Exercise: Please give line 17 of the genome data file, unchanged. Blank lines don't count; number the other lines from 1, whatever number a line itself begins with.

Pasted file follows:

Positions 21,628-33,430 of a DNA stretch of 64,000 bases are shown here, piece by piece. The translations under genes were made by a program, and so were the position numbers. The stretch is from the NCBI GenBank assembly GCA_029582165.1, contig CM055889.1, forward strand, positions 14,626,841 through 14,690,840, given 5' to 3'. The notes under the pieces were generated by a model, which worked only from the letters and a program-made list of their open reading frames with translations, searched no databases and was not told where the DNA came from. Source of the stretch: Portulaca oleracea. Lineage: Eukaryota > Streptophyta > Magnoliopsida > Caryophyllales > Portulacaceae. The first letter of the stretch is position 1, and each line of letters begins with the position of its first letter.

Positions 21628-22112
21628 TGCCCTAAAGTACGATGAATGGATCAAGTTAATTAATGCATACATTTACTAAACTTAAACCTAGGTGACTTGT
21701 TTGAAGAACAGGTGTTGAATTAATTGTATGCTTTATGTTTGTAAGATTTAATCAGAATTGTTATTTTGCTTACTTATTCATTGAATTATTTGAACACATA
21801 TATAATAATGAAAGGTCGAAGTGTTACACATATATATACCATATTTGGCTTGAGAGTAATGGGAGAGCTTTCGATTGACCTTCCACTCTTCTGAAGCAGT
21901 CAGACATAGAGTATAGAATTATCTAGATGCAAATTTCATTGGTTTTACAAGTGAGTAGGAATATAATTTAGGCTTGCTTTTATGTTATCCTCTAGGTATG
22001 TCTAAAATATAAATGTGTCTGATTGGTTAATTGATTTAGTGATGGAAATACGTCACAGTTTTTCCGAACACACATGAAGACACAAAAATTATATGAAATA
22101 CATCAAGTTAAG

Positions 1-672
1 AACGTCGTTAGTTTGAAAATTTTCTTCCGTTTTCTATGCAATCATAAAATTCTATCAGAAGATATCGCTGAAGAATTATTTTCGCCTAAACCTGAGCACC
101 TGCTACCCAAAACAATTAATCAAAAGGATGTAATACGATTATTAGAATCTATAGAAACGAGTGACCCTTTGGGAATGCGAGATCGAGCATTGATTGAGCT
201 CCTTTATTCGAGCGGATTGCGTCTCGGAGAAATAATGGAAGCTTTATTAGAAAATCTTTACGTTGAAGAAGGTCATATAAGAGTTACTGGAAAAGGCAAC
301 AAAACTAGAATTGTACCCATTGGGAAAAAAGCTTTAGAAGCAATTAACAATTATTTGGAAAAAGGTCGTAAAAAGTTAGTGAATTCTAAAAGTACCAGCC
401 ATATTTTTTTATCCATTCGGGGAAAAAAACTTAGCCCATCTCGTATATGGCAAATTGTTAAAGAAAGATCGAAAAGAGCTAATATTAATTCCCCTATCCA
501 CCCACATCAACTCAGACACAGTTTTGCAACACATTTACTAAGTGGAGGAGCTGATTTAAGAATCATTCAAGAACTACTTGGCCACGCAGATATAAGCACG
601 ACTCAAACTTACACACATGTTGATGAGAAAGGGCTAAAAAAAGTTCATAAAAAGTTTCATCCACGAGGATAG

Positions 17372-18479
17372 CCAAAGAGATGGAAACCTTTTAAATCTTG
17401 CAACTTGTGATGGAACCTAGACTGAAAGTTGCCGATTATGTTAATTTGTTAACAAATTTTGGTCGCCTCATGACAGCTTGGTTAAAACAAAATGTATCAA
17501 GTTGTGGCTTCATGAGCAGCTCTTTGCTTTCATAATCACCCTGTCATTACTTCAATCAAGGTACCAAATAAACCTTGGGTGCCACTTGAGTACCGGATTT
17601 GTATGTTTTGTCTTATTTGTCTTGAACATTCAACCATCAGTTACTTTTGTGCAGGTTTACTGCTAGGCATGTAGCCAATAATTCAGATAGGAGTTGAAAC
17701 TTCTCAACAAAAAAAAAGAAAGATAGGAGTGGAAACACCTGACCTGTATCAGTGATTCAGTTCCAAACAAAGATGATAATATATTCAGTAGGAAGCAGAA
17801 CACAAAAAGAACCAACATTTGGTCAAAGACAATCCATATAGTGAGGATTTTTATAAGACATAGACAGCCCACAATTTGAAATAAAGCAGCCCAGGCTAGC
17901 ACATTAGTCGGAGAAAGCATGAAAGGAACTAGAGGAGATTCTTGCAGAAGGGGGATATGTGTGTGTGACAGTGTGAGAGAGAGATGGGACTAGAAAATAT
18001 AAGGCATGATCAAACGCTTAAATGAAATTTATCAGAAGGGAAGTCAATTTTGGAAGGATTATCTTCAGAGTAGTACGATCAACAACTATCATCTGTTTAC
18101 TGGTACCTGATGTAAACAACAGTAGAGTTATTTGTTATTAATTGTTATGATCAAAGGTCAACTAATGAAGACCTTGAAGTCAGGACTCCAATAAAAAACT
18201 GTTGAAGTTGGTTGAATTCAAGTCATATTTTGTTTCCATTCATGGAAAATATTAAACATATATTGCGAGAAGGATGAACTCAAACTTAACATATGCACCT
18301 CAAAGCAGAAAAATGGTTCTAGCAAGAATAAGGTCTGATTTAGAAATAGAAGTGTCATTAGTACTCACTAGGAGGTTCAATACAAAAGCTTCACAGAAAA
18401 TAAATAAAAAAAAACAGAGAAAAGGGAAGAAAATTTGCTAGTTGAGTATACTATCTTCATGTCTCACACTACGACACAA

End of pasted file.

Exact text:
Positions 17372-18479